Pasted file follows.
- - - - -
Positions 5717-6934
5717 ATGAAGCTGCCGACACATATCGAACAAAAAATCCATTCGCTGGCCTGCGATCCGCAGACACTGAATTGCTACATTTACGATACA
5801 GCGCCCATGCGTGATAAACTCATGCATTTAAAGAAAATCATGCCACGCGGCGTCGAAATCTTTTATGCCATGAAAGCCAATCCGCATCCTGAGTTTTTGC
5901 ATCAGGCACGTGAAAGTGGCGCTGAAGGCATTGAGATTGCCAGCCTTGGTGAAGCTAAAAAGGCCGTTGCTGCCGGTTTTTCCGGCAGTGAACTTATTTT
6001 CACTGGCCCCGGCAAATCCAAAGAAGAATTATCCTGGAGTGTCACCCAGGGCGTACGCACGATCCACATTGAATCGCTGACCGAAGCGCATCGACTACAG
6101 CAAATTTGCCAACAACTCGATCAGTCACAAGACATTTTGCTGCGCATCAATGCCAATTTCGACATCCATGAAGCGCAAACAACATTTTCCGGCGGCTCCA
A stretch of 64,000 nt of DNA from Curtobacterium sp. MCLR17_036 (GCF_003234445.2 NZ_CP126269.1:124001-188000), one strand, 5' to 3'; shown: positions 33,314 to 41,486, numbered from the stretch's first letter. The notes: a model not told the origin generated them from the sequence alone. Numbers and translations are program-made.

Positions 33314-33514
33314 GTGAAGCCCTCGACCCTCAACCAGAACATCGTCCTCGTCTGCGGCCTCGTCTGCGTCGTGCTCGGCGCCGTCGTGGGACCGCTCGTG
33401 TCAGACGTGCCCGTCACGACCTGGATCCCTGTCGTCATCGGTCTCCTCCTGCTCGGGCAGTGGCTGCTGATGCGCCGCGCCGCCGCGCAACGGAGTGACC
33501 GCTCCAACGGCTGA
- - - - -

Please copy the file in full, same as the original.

Positions 5717-6934
5717 ATGAAGCTGCCGACACATATCGAACAAAAAATCCATTCGCTGGCCTGCGATCCGCAGACACTGAATTGCTACATTTACGATACA
5801 GCGCCCATGCGTGATAAACTCATGCATTTAAAGAAAATCATGCCACGCGGCGTCGAAATCTTTTATGCCATGAAAGCCAATCCGCATCCTGAGTTTTTGC
5901 ATCAGGCACGTGAAAGTGGCGCTGAAGGCATTGAGATTGCCAGCCTTGGTGAAGCTAAAAAGGCCGTTGCTGCCGGTTTTTCCGGCAGTGAACTTATTTT
6001 CACTGGCCCCGGCAAATCCAAAGAAGAATTATCCTGGAGTGTCACCCAGGGCGTACGCACGATCCACATTGAATCGCTGACCGAAGCGCATCGACTACAG
6101 CAAATTTGCCAACAACTCGATCAGTCACAAGACATTTTGCTGCGCATCAATGCCAATTTCGACATCCATGAAGCGCAAACAACATTTTCCGGCGGCTCCA
A stretch of 64,000 nt of DNA from Curtobacterium sp. MCLR17_036 (GCF_003234445.2 NZ_CP126269.1:124001-188000), one strand, 5' to 3'; shown: positions 33,314 to 41,486, numbered from the stretch's first letter. The notes: a model not told the origin generated them from the sequence alone. Numbers and translations are program-made.

Positions 33314-33514
33314 GTGAAGCCCTCGACCCTCAACCAGAACATCGTCCTCGTCTGCGGCCTCGTCTGCGTCGTGCTCGGCGCCGTCGTGGGACCGCTCGTG
33401 TCAGACGTGCCCGTCACGACCTGGATCCCTGTCGTCATCGGTCTCCTCCTGCTCGGGCAGTGGCTGCTGATGCGCCGCGCCGCCGCGCAACGGAGTGACC
33501 GCTCCAACGGCTGA